Svenja Schulze

Federal Minister for Economic Cooperation and Development

Climate change, the corona pandemic, and the war of aggression on Ukraine with its consequences for food and energy supply are clear reminders: the challenges of our time mark a turning point, also in international cooperation. Digitization can help us better manage these global crises: Pandemics can be tracked and contained through digital epidemic management systems. Digital identities and electronic money transfers enable states to provide their populations with basic services – and also to respond quickly in emergencies. Artificial intelligence can help in the fight against climate change to recognize impending droughts or extreme weather in good time and prepare for them.

Our approach is also to shape digital transformation with our partner countries in a fair and sustainable way. In this way, both sides can leverage their potential and also catch up digitally.

Around five billion people worldwide use the Internet. However, more than one-third of the world’s population remains cut off from the social and economic advances that come with digitization – women and girls are particularly affected.

German development policy advocates an international digital policy that seeks to balance interests and is underpinned by European standards. In this way, we provide a genuine alternative to the offerings of autocracies. Our guiding principle is a social-ecological digital transformation that gives our partner countries sovereignty over the most important resource of the digital age: their data.  Our offering does not lead to new dependencies but is intended to reduce existing dependencies on commercial software, for example. We, therefore, offer our partner countries solutions that benefit both sides – for example, with digital public goods.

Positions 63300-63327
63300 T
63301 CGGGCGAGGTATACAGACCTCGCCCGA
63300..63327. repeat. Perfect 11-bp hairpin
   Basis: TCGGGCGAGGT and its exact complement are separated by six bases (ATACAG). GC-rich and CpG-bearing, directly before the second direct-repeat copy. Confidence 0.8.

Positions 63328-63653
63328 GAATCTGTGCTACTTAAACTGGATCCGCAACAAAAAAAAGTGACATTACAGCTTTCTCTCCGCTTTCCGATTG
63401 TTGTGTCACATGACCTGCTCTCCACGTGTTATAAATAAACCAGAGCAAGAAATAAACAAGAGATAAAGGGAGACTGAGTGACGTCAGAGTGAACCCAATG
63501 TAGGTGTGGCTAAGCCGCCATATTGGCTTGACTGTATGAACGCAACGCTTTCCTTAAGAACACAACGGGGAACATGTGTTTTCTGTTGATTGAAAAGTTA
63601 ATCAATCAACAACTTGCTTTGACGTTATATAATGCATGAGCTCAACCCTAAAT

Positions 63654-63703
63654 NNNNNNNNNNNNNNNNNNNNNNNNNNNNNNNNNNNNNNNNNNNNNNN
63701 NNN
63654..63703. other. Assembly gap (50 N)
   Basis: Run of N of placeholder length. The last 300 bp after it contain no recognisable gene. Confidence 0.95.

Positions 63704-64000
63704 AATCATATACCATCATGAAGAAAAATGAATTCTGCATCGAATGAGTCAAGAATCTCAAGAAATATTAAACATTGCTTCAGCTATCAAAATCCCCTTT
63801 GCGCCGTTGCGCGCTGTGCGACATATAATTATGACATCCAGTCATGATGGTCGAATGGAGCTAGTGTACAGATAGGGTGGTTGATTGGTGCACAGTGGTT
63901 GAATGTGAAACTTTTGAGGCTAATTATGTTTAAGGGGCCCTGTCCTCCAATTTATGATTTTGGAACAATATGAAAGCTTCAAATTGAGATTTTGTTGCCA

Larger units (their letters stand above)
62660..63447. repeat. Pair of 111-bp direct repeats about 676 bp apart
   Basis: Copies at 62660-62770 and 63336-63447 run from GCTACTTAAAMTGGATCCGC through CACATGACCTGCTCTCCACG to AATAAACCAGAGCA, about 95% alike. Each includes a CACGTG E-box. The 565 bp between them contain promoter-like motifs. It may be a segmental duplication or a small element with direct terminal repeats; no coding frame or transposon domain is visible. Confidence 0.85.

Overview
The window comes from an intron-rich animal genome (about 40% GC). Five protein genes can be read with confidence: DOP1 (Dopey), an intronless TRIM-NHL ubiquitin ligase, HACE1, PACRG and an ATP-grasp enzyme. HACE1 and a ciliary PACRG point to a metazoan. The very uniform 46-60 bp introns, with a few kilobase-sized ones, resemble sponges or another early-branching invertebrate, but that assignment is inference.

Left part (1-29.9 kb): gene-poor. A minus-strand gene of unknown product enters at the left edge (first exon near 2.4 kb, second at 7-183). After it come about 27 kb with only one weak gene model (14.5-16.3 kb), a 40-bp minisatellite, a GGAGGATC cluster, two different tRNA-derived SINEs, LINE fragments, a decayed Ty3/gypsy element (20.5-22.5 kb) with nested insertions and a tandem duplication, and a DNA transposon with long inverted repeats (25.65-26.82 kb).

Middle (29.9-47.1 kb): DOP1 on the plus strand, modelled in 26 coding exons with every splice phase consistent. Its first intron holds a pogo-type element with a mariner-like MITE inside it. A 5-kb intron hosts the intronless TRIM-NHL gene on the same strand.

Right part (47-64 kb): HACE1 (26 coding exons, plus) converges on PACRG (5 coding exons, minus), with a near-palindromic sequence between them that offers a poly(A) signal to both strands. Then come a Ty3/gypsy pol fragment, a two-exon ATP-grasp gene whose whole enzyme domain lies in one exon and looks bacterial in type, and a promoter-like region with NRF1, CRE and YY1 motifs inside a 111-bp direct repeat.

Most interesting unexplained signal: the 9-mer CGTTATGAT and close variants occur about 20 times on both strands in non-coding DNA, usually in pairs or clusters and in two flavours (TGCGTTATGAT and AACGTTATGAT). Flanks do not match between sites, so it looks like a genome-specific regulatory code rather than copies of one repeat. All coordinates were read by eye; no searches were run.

I look forward to working with you and invite you to learn more about the contribution of development cooperation to the German government’s international digital policy and the actors involved.

Yours, Svenja Schulze

Working together for a fair and sustainable digital transformation

Digitalisation can help us to better manage global crises: Pandemics can be tracked and contained using digital systems. Digital identities and electronic money transfers enable countries to provide financial support for their populations – and to react quickly in emergencies. In the fight against climate change, artificial intelligence can help to recognise impending droughts or extreme weather in good time and develop new solutions.

Digital technologies are also changing the way we live, do business and communicate with each other – and they are a powerful lever for realising the 17 Sustainable Development Goals (SDGs): The United Nations estimates that data and digital technologies play a crucial role in achieving at least 70 per cent of the 169 SDG goals. To date, 37 per cent of the world’s population, especially women and girls, have no internet access. German development cooperation aims to reduce these inequalities and access barriers – the so-called “digital divide”. The most important goal is to close the digital divide between the sexes: Only three out of ten women in the least developed countries, for example, have access to the internet. This means that they are also cut off from the opportunities of the digital transformation: access to knowledge, education, jobs and financial services.